Paid maternity leave push underway at U.S. Labor Department

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The Obama administration wants to remind Americans that the United States is the only developed country without laws providing paid maternity leave.

A new video from the U.S. Labor Department compares two pregnant women who work full time and share the same due date. One will get 14 weeks of paid leave because she lives in Germany. The other will get none because she lives here. The video is part of the #LeadOnLeave campaign.

"We have for too long discounted the importance of motherhood," said Theresa Rohr-Kirchgraber, executive director of Indiana University's National Center of Excellence in Women's Health.

Some workers are eligible for 12 weeks of parental leave thanks to the Family and Medical Leave Act of 1993, but the leave is unpaid and workers are only eligible if they are employed by a big company of government agency.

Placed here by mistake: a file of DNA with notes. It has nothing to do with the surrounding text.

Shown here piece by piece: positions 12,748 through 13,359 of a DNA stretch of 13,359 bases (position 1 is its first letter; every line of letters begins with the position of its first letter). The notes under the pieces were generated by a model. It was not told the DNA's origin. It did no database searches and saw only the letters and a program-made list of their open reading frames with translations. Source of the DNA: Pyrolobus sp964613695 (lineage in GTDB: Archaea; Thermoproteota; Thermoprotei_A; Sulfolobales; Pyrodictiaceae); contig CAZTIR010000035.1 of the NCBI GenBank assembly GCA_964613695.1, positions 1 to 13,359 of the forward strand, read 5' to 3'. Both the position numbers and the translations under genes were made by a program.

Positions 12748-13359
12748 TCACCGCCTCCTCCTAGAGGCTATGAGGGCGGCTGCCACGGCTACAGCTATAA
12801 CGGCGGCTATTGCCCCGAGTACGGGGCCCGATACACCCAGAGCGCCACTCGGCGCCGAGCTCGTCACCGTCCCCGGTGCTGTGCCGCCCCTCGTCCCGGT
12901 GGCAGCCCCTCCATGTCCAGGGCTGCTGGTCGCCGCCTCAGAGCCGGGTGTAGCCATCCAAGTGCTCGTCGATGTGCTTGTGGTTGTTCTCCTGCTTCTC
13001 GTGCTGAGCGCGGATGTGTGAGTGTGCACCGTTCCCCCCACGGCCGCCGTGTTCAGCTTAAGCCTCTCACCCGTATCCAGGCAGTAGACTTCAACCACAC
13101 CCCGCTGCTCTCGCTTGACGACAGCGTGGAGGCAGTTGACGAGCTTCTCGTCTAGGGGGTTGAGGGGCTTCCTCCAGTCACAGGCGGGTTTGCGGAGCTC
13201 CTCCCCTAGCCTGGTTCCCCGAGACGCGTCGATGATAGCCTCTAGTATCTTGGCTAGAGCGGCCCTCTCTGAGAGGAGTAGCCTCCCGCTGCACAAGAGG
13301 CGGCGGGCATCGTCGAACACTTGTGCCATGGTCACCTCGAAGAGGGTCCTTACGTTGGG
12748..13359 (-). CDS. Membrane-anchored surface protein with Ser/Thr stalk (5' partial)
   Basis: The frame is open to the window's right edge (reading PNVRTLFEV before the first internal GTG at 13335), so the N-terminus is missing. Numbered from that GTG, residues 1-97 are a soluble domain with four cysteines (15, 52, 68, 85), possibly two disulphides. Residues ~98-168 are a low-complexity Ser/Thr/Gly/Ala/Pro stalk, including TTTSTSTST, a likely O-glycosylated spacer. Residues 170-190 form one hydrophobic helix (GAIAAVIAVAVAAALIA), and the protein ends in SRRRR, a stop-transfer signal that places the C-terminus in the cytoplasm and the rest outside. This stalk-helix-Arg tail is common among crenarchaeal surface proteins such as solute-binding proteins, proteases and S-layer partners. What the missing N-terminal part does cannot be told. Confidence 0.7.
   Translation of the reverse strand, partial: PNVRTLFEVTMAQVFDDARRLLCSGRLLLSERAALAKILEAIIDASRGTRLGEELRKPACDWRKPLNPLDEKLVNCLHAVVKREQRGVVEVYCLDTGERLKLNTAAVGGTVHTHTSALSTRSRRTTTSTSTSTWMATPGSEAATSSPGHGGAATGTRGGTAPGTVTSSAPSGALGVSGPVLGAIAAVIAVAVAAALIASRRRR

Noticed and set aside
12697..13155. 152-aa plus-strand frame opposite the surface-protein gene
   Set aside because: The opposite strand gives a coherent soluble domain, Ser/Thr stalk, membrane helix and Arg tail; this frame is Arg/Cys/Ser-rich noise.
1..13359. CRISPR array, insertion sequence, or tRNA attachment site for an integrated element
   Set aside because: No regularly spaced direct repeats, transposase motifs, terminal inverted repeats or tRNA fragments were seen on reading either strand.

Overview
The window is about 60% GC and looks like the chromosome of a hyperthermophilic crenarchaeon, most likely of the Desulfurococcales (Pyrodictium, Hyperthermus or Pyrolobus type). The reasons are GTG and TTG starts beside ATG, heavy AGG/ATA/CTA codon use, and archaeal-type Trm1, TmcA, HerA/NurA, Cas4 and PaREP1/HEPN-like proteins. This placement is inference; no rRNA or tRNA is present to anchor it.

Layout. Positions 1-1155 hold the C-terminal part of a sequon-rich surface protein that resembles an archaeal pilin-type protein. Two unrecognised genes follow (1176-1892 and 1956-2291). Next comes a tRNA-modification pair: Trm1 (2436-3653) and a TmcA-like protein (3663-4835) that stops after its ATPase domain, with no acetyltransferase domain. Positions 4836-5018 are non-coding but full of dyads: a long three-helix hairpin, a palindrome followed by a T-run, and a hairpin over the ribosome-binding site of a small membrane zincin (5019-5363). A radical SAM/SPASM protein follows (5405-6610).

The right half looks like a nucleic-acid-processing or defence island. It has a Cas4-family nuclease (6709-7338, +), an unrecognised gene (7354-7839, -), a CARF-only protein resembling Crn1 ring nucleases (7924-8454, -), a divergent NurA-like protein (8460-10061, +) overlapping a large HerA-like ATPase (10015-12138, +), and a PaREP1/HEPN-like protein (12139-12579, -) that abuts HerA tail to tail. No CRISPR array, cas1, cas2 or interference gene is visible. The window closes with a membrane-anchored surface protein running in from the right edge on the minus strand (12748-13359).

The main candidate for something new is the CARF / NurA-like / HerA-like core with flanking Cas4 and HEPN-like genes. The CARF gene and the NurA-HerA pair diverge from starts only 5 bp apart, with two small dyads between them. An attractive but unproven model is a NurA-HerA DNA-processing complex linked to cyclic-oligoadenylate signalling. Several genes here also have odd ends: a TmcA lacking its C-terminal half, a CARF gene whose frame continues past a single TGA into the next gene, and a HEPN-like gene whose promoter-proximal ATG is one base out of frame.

"Only 12 percent of all private sector women actually have paid maternity leave, and even then, they don't necessary take that time," said Rohr-Kirchgraber.

Rohr-Kirchgraber says for new mothers working hourly without paid maternity leave, many are back to work just ten days after giving birth.

"That is not enough time to recover from consequences from giving birth."

Jenni Hughes is thankful for twelve weeks of maternity leave from her Indianapolis employer. Hughes understands her maternity leave is an exception, not the standard.

"I am fortunate to work at a place that is supportive of my health and my family.  As a new mom, I am supportive of empowering moms and supporting maternal health, said Hughes.

The #LeadOnLeave campaign will explore options for maternity leave. The U.S. Labor Department is awarding half a million dollars to help three states and the District of Columbia conduct feasibility studies on new paid leave policies.